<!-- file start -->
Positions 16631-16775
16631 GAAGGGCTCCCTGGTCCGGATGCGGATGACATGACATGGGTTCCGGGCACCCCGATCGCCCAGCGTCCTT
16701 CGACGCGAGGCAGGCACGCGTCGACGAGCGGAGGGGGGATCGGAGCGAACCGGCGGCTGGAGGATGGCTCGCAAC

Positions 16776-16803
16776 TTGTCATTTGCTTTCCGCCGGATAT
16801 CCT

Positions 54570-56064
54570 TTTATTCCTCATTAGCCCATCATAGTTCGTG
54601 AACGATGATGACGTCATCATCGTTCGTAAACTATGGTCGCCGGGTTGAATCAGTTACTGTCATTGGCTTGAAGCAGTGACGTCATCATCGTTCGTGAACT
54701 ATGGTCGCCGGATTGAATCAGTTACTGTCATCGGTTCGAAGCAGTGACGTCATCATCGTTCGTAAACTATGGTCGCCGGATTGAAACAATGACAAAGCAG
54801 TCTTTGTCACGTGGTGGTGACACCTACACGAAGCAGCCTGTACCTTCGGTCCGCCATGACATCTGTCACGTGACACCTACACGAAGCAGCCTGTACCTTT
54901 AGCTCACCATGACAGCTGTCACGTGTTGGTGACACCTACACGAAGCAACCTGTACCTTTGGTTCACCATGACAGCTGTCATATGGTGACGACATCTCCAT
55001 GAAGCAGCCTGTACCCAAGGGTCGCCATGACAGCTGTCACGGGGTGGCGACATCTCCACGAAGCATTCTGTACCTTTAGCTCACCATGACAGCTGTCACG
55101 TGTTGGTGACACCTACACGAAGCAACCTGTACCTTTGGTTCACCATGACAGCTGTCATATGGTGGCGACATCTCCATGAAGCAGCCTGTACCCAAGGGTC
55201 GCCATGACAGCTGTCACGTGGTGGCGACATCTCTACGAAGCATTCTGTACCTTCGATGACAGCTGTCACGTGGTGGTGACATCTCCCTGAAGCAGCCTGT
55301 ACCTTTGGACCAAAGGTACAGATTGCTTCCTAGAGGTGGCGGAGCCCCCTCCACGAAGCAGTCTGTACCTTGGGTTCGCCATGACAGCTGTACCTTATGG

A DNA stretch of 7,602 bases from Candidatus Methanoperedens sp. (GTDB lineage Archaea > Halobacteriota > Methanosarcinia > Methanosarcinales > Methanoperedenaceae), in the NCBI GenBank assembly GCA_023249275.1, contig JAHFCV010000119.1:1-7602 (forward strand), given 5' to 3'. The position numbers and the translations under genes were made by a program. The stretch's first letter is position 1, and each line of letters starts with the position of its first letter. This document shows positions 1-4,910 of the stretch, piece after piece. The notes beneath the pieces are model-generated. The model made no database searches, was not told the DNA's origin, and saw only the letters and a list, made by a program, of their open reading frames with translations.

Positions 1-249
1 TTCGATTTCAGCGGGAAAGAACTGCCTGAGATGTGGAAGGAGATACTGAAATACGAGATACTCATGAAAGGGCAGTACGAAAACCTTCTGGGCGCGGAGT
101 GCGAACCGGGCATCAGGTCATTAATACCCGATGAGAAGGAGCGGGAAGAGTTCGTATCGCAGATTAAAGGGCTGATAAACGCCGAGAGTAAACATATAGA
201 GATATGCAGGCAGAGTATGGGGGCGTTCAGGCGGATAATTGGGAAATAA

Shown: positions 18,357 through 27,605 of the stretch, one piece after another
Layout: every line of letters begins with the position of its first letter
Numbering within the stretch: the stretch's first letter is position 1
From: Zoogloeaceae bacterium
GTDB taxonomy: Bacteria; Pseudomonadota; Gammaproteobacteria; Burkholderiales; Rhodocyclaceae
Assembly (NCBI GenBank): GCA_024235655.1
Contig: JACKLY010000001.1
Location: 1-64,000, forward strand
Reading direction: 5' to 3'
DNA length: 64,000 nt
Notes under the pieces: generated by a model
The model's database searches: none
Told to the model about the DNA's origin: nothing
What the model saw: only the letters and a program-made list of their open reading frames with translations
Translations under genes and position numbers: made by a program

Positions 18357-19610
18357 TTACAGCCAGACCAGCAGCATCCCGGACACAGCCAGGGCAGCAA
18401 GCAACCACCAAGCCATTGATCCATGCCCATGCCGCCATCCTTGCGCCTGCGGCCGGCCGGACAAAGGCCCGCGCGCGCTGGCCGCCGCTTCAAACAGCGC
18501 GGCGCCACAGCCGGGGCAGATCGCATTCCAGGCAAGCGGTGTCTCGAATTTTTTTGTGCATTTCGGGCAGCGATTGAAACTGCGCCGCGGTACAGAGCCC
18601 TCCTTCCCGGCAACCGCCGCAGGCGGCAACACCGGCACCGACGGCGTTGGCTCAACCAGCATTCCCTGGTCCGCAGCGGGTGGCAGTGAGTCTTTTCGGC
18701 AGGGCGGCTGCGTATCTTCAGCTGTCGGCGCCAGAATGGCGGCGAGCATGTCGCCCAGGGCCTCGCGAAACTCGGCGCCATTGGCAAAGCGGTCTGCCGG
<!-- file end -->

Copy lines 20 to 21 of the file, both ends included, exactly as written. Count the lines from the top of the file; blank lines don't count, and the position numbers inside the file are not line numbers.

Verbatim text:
101 GCGAACCGGGCATCAGGTCATTAATACCCGATGAGAAGGAGCGGGAAGAGTTCGTATCGCAGATTAAAGGGCTGATAAACGCCGAGAGTAAACATATAGA
201 GATATGCAGGCAGAGTATGGGGGCGTTCAGGCGGATAATTGGGAAATAA